When it comes to estate planning, your marital status isn’t the only important factor: it’s important you’re on the same financial page as a couple. Yes, even when it comes to estate planning! See if this sounds familiar: couples report having open and honest conversations about their finances. At the same time, 40% don’t know what their partner is earning and one in ten were unable to guess it, even when given a pretty wide margin of error. Without this basic information, how likely is it that a couple can do the financial homework necessary to plan for retirement?
Wjbf.com’s article, “9 Questions to consider in planning your financial future,” reports that the Couples Retirement Study by Fidelity Investments revealed that many couples need a far better understanding of their joint financial lives. That said, many elect to divide up the tasks of money management, bills, assets and debts. Although a seemingly equitable idea, it can leave one or both without all the important financial details.
Both partners need to collaborate when it comes to financial planning, money management and decision-making. That means sharing the responsibilities of building and protecting their financial future.
To help with this, here are nine questions to consider when thinking about your financial lives:
- What’s your philosophy on money? Consider your values, whether you’re a spender or a saver, how you use debt and what the role of money is in your life.
- What’s our budget? Understand the cost of living and if you are able to save for future goals.
- What do we own, and what do we owe? Take stock of your collective assets and liabilities—anything involving money.
- Do we have an emergency fund? See how much you have and whether it’s titled in a way that gives you both ready access if needed.
- What are our plans for our savings? Determine if you’re funding a college education, buying a cottage on the lake or preparing for retirement. Fix your short- and long-term priorities and save for them as a team.
- How much will we need to live comfortably in retirement? Think about how each of you envisions the future so that you can plan, save and invest to meet that goal.
- What are we saving for retirement and where is it located? Keep track of all 401(k)s, IRAs and CDs dedicated to retirement. Know the amount you’re contributing and whose name is on each account. Also, work with your estate planning attorney to ensure beneficiary designations align with your estate plan now, get verification of the correct alignment from the financial institution, and track any changes over time. That could be something as simple as rolling over a 401(k) into an IRA, or getting a new job and starting a new 401(k).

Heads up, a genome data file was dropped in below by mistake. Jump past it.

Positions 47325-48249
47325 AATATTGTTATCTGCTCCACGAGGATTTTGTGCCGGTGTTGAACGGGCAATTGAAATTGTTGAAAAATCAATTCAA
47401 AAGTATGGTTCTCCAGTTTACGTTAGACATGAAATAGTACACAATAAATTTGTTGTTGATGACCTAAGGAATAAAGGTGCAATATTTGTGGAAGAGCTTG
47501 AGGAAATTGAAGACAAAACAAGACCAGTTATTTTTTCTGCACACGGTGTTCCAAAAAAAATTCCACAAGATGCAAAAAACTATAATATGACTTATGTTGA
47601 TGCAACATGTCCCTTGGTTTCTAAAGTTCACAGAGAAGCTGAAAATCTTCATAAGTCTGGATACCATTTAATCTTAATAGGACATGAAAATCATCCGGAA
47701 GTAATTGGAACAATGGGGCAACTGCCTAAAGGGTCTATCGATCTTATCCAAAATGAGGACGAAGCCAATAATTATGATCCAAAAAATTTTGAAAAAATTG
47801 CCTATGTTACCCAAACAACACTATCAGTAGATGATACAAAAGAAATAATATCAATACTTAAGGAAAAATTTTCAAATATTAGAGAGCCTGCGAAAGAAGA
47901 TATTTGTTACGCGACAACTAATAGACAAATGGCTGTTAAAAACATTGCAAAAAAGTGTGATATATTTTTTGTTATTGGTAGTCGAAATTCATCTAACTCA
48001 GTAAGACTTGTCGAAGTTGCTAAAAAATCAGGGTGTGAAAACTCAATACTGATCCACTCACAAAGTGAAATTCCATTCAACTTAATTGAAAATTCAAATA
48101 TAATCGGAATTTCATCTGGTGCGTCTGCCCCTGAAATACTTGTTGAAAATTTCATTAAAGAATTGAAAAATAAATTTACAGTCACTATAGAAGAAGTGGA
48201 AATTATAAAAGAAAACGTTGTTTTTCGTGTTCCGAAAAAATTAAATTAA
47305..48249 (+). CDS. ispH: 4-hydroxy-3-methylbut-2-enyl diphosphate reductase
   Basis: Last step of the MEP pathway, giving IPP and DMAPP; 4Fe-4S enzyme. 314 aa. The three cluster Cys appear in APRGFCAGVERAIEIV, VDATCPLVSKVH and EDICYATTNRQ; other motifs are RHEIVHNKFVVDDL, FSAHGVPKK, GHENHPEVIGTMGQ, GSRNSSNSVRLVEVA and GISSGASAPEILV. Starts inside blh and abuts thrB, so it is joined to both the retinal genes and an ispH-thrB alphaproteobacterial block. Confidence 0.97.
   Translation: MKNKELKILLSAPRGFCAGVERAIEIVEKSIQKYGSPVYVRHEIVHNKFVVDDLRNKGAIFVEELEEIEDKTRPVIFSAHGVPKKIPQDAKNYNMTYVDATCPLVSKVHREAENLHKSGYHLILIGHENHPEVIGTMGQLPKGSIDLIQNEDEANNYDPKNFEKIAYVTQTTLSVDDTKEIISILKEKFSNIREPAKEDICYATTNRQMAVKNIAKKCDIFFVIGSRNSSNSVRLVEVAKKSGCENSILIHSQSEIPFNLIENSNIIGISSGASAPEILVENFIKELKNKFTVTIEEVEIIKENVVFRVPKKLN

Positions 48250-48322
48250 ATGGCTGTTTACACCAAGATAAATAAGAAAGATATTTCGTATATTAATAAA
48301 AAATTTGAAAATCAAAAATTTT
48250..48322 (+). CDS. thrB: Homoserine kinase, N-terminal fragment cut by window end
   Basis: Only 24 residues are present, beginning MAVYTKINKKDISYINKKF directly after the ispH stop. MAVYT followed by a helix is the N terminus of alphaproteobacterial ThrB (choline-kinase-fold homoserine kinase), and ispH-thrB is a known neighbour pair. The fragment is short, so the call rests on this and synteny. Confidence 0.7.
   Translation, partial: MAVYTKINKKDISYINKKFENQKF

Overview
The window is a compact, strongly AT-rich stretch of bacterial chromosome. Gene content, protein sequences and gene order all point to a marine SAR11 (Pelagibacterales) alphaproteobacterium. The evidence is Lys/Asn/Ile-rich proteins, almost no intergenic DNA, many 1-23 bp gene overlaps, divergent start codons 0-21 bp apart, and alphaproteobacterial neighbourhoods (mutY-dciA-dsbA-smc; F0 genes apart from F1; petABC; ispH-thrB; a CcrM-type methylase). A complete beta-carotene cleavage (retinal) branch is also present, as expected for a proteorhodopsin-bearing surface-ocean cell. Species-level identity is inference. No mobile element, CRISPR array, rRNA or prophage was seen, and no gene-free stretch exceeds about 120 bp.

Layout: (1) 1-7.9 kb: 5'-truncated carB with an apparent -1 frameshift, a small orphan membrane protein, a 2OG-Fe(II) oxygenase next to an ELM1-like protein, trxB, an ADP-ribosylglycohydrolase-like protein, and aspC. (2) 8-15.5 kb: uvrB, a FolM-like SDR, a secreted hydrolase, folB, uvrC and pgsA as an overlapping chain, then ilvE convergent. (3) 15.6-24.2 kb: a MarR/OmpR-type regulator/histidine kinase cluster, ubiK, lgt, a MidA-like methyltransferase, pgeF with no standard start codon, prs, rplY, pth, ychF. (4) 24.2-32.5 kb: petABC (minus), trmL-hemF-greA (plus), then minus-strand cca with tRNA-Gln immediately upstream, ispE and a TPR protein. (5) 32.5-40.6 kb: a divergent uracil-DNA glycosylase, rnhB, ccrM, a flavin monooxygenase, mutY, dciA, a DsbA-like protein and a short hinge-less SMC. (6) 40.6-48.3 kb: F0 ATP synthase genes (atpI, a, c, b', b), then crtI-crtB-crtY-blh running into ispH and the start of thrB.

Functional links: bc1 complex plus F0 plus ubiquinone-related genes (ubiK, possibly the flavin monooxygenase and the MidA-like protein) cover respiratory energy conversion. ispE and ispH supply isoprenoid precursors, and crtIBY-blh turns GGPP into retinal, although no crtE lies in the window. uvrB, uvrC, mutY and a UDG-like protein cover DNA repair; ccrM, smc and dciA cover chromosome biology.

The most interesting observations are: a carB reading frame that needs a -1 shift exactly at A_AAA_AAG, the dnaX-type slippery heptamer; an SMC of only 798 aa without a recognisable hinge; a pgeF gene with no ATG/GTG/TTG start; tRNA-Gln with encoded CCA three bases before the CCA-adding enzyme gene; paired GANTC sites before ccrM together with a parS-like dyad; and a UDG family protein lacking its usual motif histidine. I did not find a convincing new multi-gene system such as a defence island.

- Where do we keep our important documents? While documents are not the only important component of your estate plan, it is important to make sure your agents under a power of attorney, heirs, trustees, etc., know where these documents are located. Make certain all your estate planning documents are kept up-to-date with any changes in your life, the law or your assets and stored in a secure spot along with tax records, insurance policies and other documents of importance.
- Have you created an estate plan? When was the last time you spoke with your estate planning attorney? Your estate plan is important; it’s what gives your loved ones the right to carry out your wishes. But, it only works if your assets are aligned and your loved ones understand their roles and responsibilities. That’s why at Family Estate Planning Law Group, we focus on the two most crucial aspects of any estate plan: how you own your assets and taking care of your family.
Many people are unaware that the name (or “title”) on their accounts determines what happens to that asset after their death. In fact, it can even supersede your stated wishes in a will or trust. It’s crucial to ensure you own your assets consistent with your estate plan—i.e. putting a bank account in the name of a trust—and then verify that it’s correctly aligned with the financial institution. As your assets will change over time, you should be in regular communication with your estate planning attorney to ensure your assets are owned correctly and no planning opportunities are missed.
No one wants to sit down with an estate planning attorney and listen to him or her drone on, especially when you’re grieving a loved one. That’s why Family Estate Planning Law Group advocates for a Family Care Meeting. This meeting helps us ensure we take care of your family by allowing you the opportunity to discuss your plan and your wishes with your loved ones. They get to hear about the plan directly from you and have the chance to ask questions and understand their roles and responsibilities before a crisis strikes.
Working with an estate planning attorney who has this kind of ongoing client care program can be the one thing that prevents an estate plan from failing. For more information, explore our websiteand contact us to schedule your consultation today!
Reference: wjbf.com (August 24, 2016) “9 Questions to consider in planning your financial future”